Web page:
Lien Removal

There are times when invalid or unenforceable Liens are filed, causing project delays and other problems. Other times a Lien that was valid when filed becomes unenforceable because the debt was paid or because the contractor did not try to enforce the lien after you exercised your statutory right to make him do so. Liens can also interfere with the sale, financing or refinancing of your property. If there is an invalid Lien on your property and you are required to file a lawsuit to have the Lien removed, in certain circumstances we can help you recover an award of $2,500 from the contractor or subcontractor plus your legal costs to file a lawsuit.

The Mechanics Lien Act permits any party who has an interest in real estate upon which a Lien was recorded and any party who has any interest in the Lien itself, or the resolution of the Lien claim, to require a Lien Claimant to file a lawsuit to enforce the Lien within thirty (30) days. If a lawsuit is not timely filed, the Lien is forfeited and unenforceable. The idea behind this is to provide a method to force the issue of a Lien’s validity. This tool is particularly useful in the case of small Liens, where it may not be economically feasible to file a lawsuit, or Liens which, for any number of reasons, cannot in all likelihood be settled. The Statute prescribes the manner of serving a demand that triggers the thirty (30) day period and language that must be included in the demand.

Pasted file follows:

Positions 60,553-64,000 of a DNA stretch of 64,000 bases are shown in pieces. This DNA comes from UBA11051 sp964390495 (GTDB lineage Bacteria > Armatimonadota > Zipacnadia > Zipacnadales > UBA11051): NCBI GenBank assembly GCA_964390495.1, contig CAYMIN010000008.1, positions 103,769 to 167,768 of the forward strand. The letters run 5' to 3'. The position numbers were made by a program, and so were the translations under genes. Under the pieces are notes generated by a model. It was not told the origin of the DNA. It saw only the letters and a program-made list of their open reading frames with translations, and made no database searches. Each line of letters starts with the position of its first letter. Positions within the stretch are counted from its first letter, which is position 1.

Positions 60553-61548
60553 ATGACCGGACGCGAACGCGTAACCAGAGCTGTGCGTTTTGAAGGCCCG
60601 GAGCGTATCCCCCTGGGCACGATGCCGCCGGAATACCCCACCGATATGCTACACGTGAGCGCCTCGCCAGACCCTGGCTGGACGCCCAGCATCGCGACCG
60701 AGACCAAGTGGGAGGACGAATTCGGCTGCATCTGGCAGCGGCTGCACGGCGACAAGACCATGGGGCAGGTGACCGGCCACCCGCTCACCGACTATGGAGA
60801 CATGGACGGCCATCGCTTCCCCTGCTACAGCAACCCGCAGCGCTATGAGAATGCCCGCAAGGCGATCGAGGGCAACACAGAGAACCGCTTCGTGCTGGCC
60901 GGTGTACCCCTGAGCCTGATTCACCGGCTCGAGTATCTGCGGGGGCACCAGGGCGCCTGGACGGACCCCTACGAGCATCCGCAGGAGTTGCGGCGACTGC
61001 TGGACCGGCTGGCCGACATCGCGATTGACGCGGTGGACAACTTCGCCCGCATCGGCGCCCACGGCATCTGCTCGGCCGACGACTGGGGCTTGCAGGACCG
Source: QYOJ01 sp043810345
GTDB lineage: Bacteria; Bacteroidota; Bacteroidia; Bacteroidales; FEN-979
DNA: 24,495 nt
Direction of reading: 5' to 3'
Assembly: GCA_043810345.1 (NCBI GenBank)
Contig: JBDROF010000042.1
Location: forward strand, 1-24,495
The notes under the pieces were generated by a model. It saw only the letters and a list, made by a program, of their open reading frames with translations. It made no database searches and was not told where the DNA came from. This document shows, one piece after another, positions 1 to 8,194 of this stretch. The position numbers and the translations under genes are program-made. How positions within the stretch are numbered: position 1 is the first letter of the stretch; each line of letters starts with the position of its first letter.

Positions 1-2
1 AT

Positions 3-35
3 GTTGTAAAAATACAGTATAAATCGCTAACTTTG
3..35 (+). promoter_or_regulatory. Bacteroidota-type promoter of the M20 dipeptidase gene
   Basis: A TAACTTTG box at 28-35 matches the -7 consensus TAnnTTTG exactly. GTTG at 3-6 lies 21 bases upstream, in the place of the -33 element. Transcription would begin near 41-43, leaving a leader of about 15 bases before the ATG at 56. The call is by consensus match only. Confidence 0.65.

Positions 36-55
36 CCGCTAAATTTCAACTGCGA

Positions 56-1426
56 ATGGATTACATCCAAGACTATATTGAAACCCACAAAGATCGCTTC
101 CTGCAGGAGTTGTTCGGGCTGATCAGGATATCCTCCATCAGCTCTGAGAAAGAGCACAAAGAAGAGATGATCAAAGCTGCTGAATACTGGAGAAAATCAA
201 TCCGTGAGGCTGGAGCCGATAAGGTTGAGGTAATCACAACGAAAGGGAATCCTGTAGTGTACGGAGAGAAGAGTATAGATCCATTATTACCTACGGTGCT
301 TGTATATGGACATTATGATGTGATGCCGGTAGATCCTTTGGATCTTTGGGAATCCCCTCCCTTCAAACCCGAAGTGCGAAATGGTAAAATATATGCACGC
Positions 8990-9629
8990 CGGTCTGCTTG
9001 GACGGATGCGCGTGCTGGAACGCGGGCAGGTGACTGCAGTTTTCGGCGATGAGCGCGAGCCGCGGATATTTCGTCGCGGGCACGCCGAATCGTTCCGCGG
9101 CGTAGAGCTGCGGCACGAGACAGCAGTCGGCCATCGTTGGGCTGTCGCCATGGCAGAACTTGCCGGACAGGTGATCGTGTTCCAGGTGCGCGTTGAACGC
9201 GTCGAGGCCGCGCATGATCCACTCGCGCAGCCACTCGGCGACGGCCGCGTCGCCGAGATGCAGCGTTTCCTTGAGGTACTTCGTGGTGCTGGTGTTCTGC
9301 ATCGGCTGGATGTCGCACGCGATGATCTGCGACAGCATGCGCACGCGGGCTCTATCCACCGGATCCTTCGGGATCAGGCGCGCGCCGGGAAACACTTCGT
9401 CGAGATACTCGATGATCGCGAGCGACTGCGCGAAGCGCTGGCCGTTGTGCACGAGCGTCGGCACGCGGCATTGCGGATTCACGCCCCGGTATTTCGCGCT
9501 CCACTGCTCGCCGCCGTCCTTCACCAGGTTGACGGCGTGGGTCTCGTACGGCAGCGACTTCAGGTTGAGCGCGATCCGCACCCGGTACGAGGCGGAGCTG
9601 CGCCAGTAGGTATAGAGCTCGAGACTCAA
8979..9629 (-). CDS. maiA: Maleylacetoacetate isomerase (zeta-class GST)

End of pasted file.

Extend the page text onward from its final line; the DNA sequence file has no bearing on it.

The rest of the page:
In the absence of a contractual provision allowing for the recovery of attorney’s fees in the event of a dispute between the parties, is there any remedy besides defending the claim when a Contractor files suit to foreclose its Lien when the Lien is unenforceable because i) the Contractor was paid what it was due, ii) the statute of limitations expired or iii) it filed suit more than thirty (30) days after being served with a demand? The answer, as in many aspects of the law, is maybe. As between an owner and a general contractor only, if a lawsuit to enforce a Mechanics Lien is filed without just cause, the owner may recover its costs and attorneys fees in defending the lawsuit. “Without just cause” means more than simply failing to prevail in the lawsuit. The courts have said that there must be an element of bad faith. Specifically, The Act states:

“If the court specifically finds that lien claimant has brought an action under this Act without just cause or right, the court may tax the claimant the reasonable attorney’s fees of the owner who contracted to have the improvements made and defend the action, but not those of any other party.

So what does “without just cause or right” mean? A frequent standard cited by the courts in interpreting this language is that the Claimant’s lawsuit is not well grounded in fact or warranted by existing law or a good faith argument for the extension, modification or reversal of existing law. In other words, it means the lawsuit was not brought in good faith based on the facts and the law.

If someone has filed a Lien against your property or is claiming a Lien as a result of having supplied materials or having worked on your property, we can assist you by analyzing the validity of the Lien and taking the necessary action for its removal.